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Wind generator blade design  RSS feed

 
Larry Bock
Posts: 114
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I am in the process of building a wind generator. I'm kinda overwhelmed by all of the blade designs out there.  The horizontal Vrs the vertical and any thing from bike rims to snow shovel to 55 gallon barrels high tech store purchased ones.  I have two low rpm/ high output,treadmill style motors to work with. The system I pretty good on.  The type of blades ? Not so much. I'm more of a Diy guy and would like some imput. The simpler the better,the cheaper the better , the more efficient , the better.  My goal is to charge a 4 battery 12 volt system to start for an off grid camp. Ther will be a 750 watt solar system there also.  I guess what I'm shooting for is a good blade.   Oh number of blades as wee confuse me? Also
Design.  Thank Larry.  Oh happy belated turkey day
 
Alley Bate
Posts: 20
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Like most anything, It depends
HAWT - horizontal axis are generally most efficient if put in optimum conditions, VAWT - vertical axis generally have an advantage in swirling, gusty, low to the ground conditions and to most eyes look cooler.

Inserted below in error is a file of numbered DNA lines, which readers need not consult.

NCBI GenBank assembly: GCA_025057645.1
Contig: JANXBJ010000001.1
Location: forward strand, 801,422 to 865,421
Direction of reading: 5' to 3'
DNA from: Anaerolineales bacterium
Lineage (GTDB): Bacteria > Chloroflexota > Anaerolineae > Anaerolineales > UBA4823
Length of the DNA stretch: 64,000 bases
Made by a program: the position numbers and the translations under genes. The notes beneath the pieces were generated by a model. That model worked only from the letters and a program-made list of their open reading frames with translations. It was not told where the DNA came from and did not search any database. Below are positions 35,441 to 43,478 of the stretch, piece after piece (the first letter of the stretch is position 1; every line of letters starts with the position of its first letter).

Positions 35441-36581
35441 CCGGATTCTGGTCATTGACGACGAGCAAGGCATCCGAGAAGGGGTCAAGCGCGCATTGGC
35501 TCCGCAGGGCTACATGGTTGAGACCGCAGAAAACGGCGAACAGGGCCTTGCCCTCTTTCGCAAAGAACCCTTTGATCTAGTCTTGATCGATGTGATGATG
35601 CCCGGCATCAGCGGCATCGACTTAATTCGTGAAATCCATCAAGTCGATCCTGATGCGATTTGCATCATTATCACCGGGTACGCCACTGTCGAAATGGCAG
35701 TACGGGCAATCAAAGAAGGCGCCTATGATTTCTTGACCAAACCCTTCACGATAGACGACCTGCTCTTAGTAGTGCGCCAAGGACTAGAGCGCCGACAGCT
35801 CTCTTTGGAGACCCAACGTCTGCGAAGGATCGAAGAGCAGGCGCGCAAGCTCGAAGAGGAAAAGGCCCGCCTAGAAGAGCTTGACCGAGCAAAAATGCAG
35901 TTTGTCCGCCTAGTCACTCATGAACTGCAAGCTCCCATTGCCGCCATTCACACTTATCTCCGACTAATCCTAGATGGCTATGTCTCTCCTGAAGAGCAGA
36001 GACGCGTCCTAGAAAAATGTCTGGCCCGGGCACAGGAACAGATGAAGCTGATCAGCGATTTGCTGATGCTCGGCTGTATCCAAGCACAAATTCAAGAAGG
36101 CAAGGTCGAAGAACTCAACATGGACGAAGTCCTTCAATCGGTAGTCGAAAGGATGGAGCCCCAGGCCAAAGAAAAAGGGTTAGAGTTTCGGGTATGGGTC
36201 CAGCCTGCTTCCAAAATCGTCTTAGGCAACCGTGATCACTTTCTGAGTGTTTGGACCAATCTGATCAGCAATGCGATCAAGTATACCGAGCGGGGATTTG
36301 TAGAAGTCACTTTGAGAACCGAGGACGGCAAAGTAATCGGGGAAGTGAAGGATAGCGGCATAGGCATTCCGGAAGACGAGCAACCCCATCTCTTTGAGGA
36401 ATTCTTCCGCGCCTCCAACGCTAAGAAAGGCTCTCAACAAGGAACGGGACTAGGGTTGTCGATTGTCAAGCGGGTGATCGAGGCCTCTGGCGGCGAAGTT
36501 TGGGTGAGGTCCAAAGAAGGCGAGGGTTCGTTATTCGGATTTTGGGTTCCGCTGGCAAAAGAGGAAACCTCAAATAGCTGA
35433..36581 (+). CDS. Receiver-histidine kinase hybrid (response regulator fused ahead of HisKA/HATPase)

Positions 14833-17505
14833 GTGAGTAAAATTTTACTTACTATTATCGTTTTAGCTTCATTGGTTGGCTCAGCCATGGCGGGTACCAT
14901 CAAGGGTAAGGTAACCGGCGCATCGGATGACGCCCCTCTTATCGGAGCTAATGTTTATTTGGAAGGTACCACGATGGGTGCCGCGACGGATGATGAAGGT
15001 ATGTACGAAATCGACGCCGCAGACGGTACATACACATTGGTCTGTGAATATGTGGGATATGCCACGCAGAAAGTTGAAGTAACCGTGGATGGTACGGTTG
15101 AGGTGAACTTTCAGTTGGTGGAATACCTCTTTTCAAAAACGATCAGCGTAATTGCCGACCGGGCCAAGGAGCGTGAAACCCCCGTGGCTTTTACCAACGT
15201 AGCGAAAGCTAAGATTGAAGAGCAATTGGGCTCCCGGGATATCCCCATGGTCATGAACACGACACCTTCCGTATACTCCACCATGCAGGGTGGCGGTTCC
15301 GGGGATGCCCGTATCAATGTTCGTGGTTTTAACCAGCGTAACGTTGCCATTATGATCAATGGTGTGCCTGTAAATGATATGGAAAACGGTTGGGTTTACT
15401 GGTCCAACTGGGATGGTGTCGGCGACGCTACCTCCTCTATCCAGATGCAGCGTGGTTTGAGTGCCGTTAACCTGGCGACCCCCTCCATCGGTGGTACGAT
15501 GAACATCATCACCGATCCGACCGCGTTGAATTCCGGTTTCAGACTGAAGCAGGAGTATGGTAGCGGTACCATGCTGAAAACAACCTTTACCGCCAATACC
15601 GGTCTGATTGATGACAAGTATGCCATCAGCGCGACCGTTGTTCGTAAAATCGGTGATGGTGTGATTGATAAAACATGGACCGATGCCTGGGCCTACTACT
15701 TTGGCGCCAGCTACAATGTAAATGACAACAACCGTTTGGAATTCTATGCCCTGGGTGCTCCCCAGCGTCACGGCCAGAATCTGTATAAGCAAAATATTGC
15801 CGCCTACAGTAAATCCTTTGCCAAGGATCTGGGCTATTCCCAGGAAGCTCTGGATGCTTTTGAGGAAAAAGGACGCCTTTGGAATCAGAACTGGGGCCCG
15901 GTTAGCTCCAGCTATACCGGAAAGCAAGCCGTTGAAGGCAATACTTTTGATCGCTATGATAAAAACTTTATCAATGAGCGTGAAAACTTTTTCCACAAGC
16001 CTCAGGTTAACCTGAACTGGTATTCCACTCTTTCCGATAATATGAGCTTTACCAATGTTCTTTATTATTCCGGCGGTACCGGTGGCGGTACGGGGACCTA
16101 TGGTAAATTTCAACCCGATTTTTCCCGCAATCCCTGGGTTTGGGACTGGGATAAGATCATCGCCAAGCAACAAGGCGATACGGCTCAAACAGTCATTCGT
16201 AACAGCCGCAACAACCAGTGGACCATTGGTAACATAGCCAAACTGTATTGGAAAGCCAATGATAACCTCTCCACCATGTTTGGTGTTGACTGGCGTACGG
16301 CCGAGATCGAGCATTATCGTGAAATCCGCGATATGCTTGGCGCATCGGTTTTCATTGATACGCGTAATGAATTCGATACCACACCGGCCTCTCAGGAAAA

Blades cut from pvc pipe or plastic barrels are popular for first efforts with treadmill or servo motors, this is the route I'll probably take for my first effort.
If you'd like to carve your own from wood, depending on how fancy you want to get, do a web search for NACA profiles.
Serious consideration must be taken to protect batteries from overcharging when adding wind to a system.
If you haven't been yet, check out http://www.fieldlines.com it's an awesome diy energy forum especially in the wind dept.

Looking forward to seeing what you come up with!
 
Larry Bock
Posts: 114
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Alley Bate wrote:Like most anything, It depends
HAWT - horizontal axis are generally most efficient if put in optimum conditions, VAWT - vertical axis generally have an advantage in swirling, gusty, low to the ground conditions and to most eyes look cooler.
Blades cut from pvc pipe or plastic barrels are popular for first efforts with treadmill or servo motors, this is the route I'll probably take for my first effort.
If you'd like to carve your own from wood, depending on how fancy you want to get, do a web search for NACA profiles.
Serious consideration must be taken to protect batteries from overcharging when adding wind to a system.
If you haven't been yet, check out http://www.fieldlines.com it's an awesome diy energy forum especially in the wind dept.

Looking forward to seeing what you come up with!